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  • Georgia Rocks! The Geology of Georgia

    Allen Padgett from the Department of Natural Resources leads a group of students into a cave in Cloudland Canyon in the Appalachian Plateau of northwest Georgia. Along the way he describes how caves and valleys in north Georgia were formed by the forces of nature lifting up massive rocks to create mountains with pockets underneath.

    Support Materials

    Discuss

    1. Illustrate a map that shows was Georgia looked like 100 million years ago.

    2. How is North Georgia’s land different from the rest of the state and why?

    3. Why does studying geology help us to understand our history in the state of Georgia?

     

    Expansion

    1. Create a journal of the sights you might see if you were exploring a cave. Be sure to express feelings and how these sites might affect you. You may pretend you are looking for someone who is lost, or you might pretend you are a geologist who is exploring a cave for the first time.

    2. Examine a physiographic map and describe Georgia’s diverse geography by pointing out key physical features including the Fall Line, Okefenokee Swamp, Appalachian Mountains, Chattahoochee and Savannah rivers, and the barrier islands. Use a state highway map to find Cloudland Canyon State Park where this adventure was filmed.

    Vocabulary

    canyon: deep, narrow valley with steep sides
    stalactite: a deposit that hangs from the roof of a cave in the shape of an icicle; formed by the dripping of calcium carbonate in the soil
    stalagmite: upward-growing, massive calcite mounds deposited from drip water

    For Teachers

    Discussion Guide

    1. Illustrate a map that shows what Georgia looked like 100 million years ago. 
    Maps should show that Georgia was partially covered with a great ocean. Because of volcanic and earthquake activity, the land changed. The water receded and mountains were formed in the northern part of the state.

    2. How is North Georgia’s land different from the rest of the state and why?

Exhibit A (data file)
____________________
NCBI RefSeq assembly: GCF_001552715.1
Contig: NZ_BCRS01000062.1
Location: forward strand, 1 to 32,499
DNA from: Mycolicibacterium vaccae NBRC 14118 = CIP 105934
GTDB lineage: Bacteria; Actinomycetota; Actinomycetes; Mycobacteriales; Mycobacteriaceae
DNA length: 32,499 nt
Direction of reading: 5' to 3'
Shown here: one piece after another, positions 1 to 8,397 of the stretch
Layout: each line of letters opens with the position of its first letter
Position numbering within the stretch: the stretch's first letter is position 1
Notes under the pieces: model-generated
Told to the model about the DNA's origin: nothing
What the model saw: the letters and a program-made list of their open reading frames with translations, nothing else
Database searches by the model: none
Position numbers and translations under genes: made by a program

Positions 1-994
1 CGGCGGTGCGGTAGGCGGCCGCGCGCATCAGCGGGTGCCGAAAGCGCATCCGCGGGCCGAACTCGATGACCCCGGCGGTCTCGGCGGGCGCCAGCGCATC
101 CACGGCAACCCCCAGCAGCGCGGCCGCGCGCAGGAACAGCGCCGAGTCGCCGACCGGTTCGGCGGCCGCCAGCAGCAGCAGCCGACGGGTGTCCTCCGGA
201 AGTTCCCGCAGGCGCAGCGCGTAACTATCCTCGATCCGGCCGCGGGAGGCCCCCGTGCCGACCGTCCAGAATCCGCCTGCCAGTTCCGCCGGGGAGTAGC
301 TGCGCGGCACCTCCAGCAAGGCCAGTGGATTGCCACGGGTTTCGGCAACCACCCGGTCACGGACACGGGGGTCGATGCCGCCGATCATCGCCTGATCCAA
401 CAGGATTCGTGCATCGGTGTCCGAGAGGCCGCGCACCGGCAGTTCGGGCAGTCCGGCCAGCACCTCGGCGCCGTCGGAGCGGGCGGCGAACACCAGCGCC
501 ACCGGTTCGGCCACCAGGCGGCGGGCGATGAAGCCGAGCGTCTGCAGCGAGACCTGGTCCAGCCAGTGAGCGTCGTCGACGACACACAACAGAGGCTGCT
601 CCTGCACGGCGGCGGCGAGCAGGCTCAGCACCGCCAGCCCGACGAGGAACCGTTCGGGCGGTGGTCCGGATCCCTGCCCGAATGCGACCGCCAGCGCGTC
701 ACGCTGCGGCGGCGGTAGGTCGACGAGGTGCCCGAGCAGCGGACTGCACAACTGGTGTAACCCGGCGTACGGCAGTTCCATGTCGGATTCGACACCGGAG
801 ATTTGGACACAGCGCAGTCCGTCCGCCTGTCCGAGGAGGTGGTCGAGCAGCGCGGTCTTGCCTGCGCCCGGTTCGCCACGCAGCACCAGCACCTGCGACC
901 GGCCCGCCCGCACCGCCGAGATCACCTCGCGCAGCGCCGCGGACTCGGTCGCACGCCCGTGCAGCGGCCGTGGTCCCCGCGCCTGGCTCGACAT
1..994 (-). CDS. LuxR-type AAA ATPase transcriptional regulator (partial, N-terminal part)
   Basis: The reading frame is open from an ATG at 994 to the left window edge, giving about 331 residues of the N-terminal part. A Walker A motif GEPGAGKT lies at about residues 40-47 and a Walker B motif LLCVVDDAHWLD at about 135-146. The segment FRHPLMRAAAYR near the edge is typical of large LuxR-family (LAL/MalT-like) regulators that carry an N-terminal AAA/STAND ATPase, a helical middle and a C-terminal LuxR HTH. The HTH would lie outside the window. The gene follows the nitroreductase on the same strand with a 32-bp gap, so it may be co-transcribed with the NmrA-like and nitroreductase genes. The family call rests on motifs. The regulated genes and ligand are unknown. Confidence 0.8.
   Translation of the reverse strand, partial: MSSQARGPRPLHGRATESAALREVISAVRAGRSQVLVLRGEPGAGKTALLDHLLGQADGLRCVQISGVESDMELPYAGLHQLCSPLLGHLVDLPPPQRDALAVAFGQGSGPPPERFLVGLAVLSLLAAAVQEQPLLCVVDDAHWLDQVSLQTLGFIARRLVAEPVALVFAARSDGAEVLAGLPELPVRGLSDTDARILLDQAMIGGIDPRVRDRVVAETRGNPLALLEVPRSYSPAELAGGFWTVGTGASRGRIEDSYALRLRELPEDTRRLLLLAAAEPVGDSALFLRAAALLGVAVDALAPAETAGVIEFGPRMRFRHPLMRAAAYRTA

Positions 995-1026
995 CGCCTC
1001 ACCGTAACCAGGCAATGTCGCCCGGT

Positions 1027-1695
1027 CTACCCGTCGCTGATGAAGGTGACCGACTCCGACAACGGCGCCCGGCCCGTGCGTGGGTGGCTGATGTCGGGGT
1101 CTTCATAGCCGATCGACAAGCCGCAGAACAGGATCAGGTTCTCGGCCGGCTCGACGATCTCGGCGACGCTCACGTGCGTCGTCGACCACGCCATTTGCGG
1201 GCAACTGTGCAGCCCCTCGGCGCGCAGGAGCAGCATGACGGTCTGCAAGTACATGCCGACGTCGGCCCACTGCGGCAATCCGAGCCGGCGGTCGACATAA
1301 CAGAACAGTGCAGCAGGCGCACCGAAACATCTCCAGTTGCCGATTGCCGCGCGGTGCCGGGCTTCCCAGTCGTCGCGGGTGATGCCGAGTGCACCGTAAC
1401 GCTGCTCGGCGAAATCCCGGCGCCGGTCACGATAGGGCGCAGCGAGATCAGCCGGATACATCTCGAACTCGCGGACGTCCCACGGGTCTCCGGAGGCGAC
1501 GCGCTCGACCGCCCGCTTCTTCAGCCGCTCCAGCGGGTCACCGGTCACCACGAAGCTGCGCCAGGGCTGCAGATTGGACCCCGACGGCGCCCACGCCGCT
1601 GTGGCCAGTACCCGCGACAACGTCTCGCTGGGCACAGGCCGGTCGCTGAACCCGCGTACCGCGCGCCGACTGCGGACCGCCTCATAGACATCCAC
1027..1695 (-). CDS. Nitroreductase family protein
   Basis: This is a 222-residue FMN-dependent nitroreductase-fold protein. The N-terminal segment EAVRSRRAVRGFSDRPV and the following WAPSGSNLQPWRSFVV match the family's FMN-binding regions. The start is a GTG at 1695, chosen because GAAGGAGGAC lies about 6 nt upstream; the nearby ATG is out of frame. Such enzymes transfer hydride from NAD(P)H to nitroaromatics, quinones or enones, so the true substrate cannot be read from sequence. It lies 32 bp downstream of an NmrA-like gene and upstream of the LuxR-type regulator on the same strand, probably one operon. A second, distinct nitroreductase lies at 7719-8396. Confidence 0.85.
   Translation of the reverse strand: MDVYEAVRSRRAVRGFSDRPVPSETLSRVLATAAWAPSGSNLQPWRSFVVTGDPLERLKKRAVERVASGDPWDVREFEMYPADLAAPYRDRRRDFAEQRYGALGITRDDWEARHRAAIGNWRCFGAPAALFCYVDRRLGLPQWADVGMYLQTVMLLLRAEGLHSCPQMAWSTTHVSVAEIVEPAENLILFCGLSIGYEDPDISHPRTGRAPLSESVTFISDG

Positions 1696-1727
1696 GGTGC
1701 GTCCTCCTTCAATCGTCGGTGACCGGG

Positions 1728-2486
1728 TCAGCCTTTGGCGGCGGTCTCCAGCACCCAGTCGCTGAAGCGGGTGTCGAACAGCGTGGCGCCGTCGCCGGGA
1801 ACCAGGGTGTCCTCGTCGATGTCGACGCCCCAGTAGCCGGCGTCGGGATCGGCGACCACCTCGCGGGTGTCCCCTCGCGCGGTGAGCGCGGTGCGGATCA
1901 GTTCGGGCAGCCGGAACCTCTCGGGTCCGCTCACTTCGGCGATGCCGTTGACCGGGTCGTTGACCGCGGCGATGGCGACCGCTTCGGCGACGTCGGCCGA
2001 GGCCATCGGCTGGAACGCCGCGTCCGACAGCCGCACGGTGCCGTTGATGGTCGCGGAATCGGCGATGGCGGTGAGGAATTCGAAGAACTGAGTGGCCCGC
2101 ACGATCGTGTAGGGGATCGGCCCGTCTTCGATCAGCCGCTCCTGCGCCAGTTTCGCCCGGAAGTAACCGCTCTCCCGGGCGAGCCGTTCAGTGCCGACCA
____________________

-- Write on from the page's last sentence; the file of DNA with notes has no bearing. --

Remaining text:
The base of the soil in north Georgia is granite. It has had much earthquake activity so it has mountains. This part of the Appalachian chain is quite old; note that the tops of the mountains are rounded, as compared to the Rocky Mountains, which are relatively new.

    3. Why does studying geology help us to understand our history in the state of Georgia?
    The geology – the scientific study of the physical history of the earth – the rocks, and physical, chemical, and biological change that has and is taking place on the earth – of an area tells us how people lived over time. It tells us why the land is like it is. The northern part of Georgia was not under water, so it has a solid bedrock of granite as its foundation. The southern part was an ancient ocean and is covered mainly with sand. The vegetation as well as the topography of the land in each area is different. Growing seasons, weather, availability of water, and topography (hills, valleys, flatland, etc.) are all determined by geology. People live where there are animals to hunt, food to grow, and water to drink. Students should be able to trace where people might have been more likely to live in the early days of this place we call Georgia today.

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